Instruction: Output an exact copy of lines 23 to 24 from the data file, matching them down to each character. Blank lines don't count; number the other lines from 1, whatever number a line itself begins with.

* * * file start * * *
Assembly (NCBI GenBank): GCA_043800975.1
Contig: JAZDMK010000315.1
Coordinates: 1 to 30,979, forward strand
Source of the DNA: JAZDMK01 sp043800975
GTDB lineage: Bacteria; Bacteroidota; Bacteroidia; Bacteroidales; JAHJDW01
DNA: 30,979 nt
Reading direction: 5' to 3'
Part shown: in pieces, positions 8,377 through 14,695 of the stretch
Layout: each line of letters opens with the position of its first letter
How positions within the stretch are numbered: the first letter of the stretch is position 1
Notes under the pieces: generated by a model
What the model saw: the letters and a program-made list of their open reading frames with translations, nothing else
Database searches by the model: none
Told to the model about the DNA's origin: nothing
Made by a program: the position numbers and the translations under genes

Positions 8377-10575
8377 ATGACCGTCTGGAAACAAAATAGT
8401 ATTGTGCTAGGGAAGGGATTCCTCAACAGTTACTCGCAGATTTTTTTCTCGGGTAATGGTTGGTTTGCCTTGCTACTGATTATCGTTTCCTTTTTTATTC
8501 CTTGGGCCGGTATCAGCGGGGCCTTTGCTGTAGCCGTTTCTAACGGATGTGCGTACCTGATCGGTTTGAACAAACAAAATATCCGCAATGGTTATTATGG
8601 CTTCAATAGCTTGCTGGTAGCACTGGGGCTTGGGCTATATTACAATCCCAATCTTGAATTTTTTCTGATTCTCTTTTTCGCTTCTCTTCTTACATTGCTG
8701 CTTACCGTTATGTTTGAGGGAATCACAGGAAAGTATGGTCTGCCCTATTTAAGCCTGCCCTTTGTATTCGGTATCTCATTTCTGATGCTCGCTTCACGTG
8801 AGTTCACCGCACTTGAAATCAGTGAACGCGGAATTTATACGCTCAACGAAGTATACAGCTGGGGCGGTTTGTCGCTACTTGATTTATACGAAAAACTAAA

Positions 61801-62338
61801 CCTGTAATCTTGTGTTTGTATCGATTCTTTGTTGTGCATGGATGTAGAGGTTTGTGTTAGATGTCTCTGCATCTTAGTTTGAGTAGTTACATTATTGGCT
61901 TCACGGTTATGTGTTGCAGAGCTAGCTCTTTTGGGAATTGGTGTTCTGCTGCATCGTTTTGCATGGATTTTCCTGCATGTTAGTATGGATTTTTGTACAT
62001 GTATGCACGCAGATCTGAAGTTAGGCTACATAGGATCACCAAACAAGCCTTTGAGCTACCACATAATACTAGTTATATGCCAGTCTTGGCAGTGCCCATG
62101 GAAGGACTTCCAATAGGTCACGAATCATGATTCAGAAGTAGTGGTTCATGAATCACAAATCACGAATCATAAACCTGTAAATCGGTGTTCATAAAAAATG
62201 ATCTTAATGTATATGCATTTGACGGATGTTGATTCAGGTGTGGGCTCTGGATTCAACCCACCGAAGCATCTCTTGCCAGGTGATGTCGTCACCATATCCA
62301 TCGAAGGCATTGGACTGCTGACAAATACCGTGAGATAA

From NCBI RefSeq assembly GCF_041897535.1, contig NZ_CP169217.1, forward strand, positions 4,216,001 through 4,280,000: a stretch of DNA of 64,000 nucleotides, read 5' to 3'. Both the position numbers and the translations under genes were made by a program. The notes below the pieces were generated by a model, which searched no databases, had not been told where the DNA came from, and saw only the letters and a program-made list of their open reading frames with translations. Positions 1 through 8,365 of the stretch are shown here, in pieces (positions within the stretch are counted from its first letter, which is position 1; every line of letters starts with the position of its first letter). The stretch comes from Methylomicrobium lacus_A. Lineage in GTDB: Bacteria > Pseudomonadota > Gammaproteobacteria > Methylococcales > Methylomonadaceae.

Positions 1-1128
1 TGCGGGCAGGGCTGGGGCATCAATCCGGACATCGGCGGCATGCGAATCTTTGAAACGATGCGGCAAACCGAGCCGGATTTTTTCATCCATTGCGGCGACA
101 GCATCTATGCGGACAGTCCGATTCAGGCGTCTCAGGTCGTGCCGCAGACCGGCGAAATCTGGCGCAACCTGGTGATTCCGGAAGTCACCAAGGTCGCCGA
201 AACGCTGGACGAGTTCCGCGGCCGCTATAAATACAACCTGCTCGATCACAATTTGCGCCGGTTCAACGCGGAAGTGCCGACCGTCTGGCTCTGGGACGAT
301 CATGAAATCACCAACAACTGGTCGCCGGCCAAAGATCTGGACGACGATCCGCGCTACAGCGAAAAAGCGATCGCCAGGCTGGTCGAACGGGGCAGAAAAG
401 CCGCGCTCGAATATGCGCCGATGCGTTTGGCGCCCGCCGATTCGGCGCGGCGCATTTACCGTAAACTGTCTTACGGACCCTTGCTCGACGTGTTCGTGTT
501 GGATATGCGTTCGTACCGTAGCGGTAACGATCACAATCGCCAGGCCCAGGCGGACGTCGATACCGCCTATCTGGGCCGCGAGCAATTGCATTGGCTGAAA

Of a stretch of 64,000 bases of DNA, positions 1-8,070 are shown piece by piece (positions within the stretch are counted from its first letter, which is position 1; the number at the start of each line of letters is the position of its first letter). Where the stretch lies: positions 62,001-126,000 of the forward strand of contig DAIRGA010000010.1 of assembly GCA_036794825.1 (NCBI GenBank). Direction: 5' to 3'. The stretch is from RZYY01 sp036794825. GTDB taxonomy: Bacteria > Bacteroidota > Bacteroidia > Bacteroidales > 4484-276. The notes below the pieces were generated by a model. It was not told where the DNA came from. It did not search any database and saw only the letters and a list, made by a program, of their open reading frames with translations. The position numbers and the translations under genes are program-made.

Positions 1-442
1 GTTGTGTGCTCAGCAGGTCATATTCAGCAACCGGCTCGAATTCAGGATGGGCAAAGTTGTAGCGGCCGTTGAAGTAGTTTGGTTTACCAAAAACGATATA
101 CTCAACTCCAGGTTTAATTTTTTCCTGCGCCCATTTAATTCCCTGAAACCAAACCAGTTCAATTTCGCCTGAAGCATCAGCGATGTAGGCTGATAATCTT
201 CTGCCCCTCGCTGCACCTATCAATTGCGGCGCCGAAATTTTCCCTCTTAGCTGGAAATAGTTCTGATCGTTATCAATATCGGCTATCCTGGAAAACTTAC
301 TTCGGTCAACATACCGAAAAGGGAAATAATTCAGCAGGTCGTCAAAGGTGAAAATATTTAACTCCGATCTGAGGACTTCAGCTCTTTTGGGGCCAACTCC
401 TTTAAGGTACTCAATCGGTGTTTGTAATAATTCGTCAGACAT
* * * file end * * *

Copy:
Positions 61801-62338
61801 CCTGTAATCTTGTGTTTGTATCGATTCTTTGTTGTGCATGGATGTAGAGGTTTGTGTTAGATGTCTCTGCATCTTAGTTTGAGTAGTTACATTATTGGCT